The next time one of the players who finished the game for Sheffield Wednesday is called on by Gary Megson how is the feeling of knowing they are part of the cut offs team going to effect them. Megson might be schooled in 38 games of a Premier League season with Bolton Wanderers but the demands of the game lower down are that the division between first team and reserves is much finer, and the need to have a squad all pulling in the same direction has been aptly illustrated by the last three years at Bradford City.

So, while one means no disrespect to Sheffield Wednesday or their manager my experience of watching a team in similar circumstances suggests that the manager lacks what is needed to take a big club back up.

When the fear factor goes, much goes with it, and Megson chipped away at that last night.

Cooper Provides Perfect Platform for Parkinson to Launch From

The Team

Oscar Jansson | Liam Moore, Luke Oliver, Guy Branston, Robbie Threlfall | Chris Mitchell, Richie Jones, Michael Flynn, Jack Compton | James Hanson, Mark Stewart | Ross Hannah, Michael Bryan, Luke O'Brien

Tomorrow morning City’s new boss Phil Parkinson is due to discuss the futures of the backroom staff and that namely of Colin Cooper. Cooper took the helm to guide City to a second impressive display in four days, that saw the Bantams go through to the second round of the Johnstone’s Paint Trophy, via penalties, at the expense of League 1 opposition. On this evidence it must surely be highly tempting for Parkinson to keep him on as his number two.

That is to say if Cooper wishes to remain in the role, because on the back of these two games he has done himself no harm if he was to go looking for a number one spot elsewhere.

His mantra seems to be to get the team passing, using the flanks effectively and pressing teams into their own half. It would be nice to see this ethos continued under the new boss as not only is it pleasing to watch, it has also yielded two positive results in as many games.

Whilst the Johnstone’s Paint Trophy offers an unhelpful distraction from the league to some, it offers others the chance of a cup run with a trip to Wembley at the end of it. City set up with the latter in mind and named an unchanged starting line-up from Saturday’s victory against Barnet. Megson’s team selection seemed to apply to the former, choosing to blood a sixteen year-old centre back, but nonetheless offered the Owls a chance to pick up their first away victory of the season.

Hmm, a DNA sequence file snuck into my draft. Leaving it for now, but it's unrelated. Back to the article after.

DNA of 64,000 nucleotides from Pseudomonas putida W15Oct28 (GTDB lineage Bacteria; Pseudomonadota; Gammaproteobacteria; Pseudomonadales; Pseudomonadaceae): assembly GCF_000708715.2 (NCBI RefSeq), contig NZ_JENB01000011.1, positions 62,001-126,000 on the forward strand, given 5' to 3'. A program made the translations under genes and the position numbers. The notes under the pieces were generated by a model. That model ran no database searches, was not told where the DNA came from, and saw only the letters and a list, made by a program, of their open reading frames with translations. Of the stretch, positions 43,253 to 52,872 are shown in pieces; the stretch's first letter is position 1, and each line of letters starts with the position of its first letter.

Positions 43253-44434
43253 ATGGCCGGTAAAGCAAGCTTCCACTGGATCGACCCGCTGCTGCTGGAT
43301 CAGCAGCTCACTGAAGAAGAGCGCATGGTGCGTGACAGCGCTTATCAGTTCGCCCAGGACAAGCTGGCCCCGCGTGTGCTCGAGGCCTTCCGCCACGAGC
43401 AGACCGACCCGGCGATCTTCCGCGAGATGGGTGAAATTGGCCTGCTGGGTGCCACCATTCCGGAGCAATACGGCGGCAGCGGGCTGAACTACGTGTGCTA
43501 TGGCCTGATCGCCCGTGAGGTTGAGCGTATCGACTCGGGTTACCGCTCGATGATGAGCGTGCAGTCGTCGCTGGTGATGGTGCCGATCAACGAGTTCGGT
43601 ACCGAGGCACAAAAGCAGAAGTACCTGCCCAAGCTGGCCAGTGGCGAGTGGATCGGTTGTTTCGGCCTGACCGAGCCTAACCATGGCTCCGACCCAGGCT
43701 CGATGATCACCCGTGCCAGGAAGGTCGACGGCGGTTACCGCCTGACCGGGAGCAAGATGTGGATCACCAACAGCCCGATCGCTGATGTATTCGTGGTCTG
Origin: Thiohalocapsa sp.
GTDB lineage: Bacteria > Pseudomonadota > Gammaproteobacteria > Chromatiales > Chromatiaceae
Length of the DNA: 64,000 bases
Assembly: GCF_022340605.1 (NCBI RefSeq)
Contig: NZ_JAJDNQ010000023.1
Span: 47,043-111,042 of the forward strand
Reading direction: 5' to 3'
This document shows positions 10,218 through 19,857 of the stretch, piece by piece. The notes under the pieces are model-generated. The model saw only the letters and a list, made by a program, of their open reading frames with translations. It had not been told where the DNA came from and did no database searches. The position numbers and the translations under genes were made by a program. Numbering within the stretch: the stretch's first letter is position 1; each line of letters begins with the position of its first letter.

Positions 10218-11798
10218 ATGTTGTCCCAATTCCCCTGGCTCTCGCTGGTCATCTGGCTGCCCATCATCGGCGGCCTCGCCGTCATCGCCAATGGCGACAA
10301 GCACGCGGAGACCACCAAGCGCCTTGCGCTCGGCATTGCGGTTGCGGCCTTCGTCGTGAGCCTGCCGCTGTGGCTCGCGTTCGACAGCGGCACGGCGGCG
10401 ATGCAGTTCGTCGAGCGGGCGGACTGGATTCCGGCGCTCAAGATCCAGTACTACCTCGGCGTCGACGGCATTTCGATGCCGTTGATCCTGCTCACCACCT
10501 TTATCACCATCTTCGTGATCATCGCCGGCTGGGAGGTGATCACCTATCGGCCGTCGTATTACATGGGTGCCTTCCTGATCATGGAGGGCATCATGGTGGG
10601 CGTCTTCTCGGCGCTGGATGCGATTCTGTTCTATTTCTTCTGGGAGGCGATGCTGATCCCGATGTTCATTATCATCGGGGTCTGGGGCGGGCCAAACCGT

Megson’s clear scepticism towards the tournament was further confirmed only minutes into the game when first choice Wednesday keeper, Nicky Weaver, was replaced by second choice stopper Richard O’Donnell. A slight bending of the rules perhaps, which stipulate that six first team players must be included in the starting line-up, and not, one would argue, in the spirit of the game or competition.

To add to this early surprise, after only fifteen minutes Megson made more changes, sacrificing former Leeds midfielder David Prutton and defender Jose Vitor Semedo. The sentiment that you can only beat who is put in front of you seemed to echo around Valley Parade and did not deter City, but surely spurred them on sensing a higher opposition scalp.

With these distractions aside, Bradford started the game brightly and looked to play a passing game through the midfield, feeding the wide men Compton and Mitchell. Compton particularly looked dangerous and increasingly demonstrated the confidence to go beyond his full back, this led to an early pull back for Mark Stewart who had the ball nicked off his toes just before connecting with his shot.

Continuity in selection seemed to be paying off for City as Michael Flynn and Ritchie Jones struck up a decent understanding that saw Flynn playing the aggressor, whilst Jones showed finesse to find a yard of space to push the Bantams forward. Indeed this was a refreshing sight following the midfield being by-passed far too often in recent memory.

Despite early amounts of possession and positive play, the Bantams rarely tested the Wednesday keeper and as the half wore on the Owls seemed to settle into the game and gain more possession themselves, but likewise, without every really threatening Oscar Jansson’s goal.

As the half drew to a close, the tenacity of Mark Stewart carved half a chance for the Scottish striker, his shot ballooned up into the air and straight into the path of James Hanson who could only managed to knock his header into the ground and agonisingly wide of the far post.